Italian Centre targets Saskatchewan and even dreams of B.C.

· The Pulse

As Teresa Spinelli eyes further expansion within Calgary by next fall for the growing assembly of Italian Centre Shop locations, she's also looking beyond Alberta to new store possibilities in Saskatoon and even Victoria.

"We just signed a deal for our second store in Calgary," Spinelli, president of the company, told Taproot. "Hopefully we'll do a third store in Calgary, but I think Saskatoon will come before the third (Calgary) store because Calgary is such a tough market to find space in."

Spinelli said the second Calgary store, set to be located in the northwest quadrant of the city, took eight years to find space for. Edmonton has nearly twice as much commercial retail space as Calgary, she said, adding the types of spaces are different, too. "There's lots of places (in Calgary) that are 4,000 square feet or 3,000 square feet, but we need at least 20,000 square feet," she said.

Spinelli and her company launched the Italian Centre in Calgary's Willow Park in 2015.

She said her deal with a Calgary developer includes an October 2025 possession date, but both sides are working to make it happen sooner. Once that's locked down, she said she will be working towards opening the first Italian Centre Shop outside Alberta — in Saskatoon.

"In Saskatoon, I think you're pretty good no matter where you are (located)," Spinelli said. "There's easy access, and it's growing quick, quick, quickly. We found a place that's filed for bankruptcy, so we're looking at a spot that's a perfect size for us. We're just waiting (to hear back from) our developers."

Spinelli said part of the idea for eastward expansion came from "really smart" Saskatoon customers who've visited her Edmonton shop for years and asked her for their own store. The other part is the city's growing culinary pedigree, she said. "I've seen that the food scene is really growing there."

Frank Spinelli, Teresa's father, founded the Italian Centre in 1959. Teresa took over in 2001. Since then, she's grown the grocery retailer from just one location in Edmonton's Little Italy to five, including one on Edmonton's south side, one in Edmonton's west end, one in Sherwood Park, and the aforementioned Calgary outpost.

A person wearing a blazer and glasses sits at a café table with a blurred mural in the background.

The Italian Centre Shop's president, Teresa Spinelli, said she's sealed the deal on a new location in Calgary and is looking at further expansion for the business in Saskatchewan and even B.C. (Supplied/John Ulan)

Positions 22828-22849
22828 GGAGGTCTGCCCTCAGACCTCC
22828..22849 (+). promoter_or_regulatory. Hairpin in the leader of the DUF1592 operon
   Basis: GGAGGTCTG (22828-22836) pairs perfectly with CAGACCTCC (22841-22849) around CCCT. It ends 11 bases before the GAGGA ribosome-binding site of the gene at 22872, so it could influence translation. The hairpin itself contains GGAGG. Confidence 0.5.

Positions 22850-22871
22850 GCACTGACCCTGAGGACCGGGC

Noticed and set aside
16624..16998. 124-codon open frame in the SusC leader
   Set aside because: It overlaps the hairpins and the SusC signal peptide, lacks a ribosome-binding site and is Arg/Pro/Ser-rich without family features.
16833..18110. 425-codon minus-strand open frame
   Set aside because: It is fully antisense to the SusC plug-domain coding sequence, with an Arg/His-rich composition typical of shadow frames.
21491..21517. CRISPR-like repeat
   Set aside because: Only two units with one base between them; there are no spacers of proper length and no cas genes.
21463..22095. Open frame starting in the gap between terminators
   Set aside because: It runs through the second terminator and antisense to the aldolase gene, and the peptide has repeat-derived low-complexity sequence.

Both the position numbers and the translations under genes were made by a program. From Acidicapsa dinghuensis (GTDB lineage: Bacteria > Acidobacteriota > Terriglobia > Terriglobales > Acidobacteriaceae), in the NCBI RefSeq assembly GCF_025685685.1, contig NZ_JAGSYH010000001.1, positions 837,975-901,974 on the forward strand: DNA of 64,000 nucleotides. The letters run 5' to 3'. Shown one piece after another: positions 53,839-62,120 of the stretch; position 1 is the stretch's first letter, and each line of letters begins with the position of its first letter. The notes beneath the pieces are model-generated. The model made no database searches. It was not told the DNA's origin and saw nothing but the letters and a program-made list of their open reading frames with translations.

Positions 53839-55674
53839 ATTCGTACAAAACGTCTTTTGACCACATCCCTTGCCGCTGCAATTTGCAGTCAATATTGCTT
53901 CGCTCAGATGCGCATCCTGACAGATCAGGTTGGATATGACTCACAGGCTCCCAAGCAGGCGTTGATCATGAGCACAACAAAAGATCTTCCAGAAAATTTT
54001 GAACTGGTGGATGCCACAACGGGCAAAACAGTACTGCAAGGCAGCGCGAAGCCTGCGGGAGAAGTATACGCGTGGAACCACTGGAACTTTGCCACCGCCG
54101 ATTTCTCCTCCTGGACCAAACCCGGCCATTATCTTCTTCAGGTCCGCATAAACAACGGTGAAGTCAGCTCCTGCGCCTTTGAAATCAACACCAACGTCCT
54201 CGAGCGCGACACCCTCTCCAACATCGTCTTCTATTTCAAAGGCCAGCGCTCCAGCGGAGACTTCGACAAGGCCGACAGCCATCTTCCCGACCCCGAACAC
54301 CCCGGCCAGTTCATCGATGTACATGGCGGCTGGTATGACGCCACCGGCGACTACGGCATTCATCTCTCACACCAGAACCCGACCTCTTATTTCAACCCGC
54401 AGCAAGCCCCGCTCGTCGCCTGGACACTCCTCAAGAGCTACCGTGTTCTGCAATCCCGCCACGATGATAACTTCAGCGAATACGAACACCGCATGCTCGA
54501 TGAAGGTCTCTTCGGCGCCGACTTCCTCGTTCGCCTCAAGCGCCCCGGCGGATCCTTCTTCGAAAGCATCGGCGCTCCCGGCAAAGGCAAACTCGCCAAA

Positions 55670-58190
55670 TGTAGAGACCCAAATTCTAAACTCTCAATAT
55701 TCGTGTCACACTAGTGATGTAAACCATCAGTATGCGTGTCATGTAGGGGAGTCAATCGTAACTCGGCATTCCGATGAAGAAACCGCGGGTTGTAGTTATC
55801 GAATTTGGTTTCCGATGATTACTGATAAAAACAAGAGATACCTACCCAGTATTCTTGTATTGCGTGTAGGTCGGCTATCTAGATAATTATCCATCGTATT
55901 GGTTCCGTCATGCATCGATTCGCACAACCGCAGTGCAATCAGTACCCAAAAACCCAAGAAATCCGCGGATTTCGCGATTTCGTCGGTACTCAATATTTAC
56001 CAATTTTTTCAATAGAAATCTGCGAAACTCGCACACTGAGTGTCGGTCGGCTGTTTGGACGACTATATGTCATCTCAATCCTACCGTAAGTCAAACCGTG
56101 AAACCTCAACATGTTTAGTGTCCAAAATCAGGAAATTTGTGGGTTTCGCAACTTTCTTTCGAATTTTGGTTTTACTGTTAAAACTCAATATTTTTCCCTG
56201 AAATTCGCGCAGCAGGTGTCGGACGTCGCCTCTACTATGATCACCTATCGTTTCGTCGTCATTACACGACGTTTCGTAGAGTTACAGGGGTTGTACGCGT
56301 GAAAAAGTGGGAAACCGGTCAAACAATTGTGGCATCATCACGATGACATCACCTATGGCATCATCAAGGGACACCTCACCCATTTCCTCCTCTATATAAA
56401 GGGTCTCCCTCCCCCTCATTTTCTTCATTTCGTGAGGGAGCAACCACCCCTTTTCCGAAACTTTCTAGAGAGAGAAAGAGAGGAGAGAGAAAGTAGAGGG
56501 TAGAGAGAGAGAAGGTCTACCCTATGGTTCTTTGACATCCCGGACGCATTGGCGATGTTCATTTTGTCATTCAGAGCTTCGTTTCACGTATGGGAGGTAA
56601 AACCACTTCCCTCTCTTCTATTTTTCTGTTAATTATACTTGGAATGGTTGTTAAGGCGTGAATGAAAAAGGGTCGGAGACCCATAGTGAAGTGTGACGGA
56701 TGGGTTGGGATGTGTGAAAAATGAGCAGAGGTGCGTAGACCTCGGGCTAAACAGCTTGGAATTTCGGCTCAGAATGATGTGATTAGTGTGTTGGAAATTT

Spinelli said customers and vendors want easy access to stores, such as street-level parking. But residential density is also important because a vibrant community is central to her business model's success. "We're a small company, so we really can't go somewhere where there's no rooftops," she said. "We have to already have houses built and people in the area because we really feel that we are community-driven."

Spinelli said that remaining a community-based business and keeping the quality high means she's not interested in franchising her shop. She and her team want to stay at the reins, and franchising is logistically difficult because of the way importing directly dall'Italia works.

"We have to bring in container loads from Italy, but we can only bring them in in the spring and in the fall … We have to carry that inventory for a whole year, which is a big expense to a company — and to a franchisee," she said. "Even pasta bags, for example, if we bring them in the winter, they would crack."

Customers who visit the existing Italian Centre locations expect a certain degree of quality, and often reach out to ask for the same in their hometowns, Spinelli said. In a recent story for Retail Insider, she mentioned Grande Prairie and Victoria as areas of interest for new locations, based on customer demand, though she told Taproot that expansions to those cities are only at the idea stage.

Beyond expansion, Spinelli's next milestone is induction into the JA Northern Alberta Business Hall of Fame on June 12 at the Edmonton Convention Centre.

Spinelli remains pragmatic as she continues to grow her business. "We don't want to open stores just open stores," she said. "It has to be sustainable. It has to be profitable."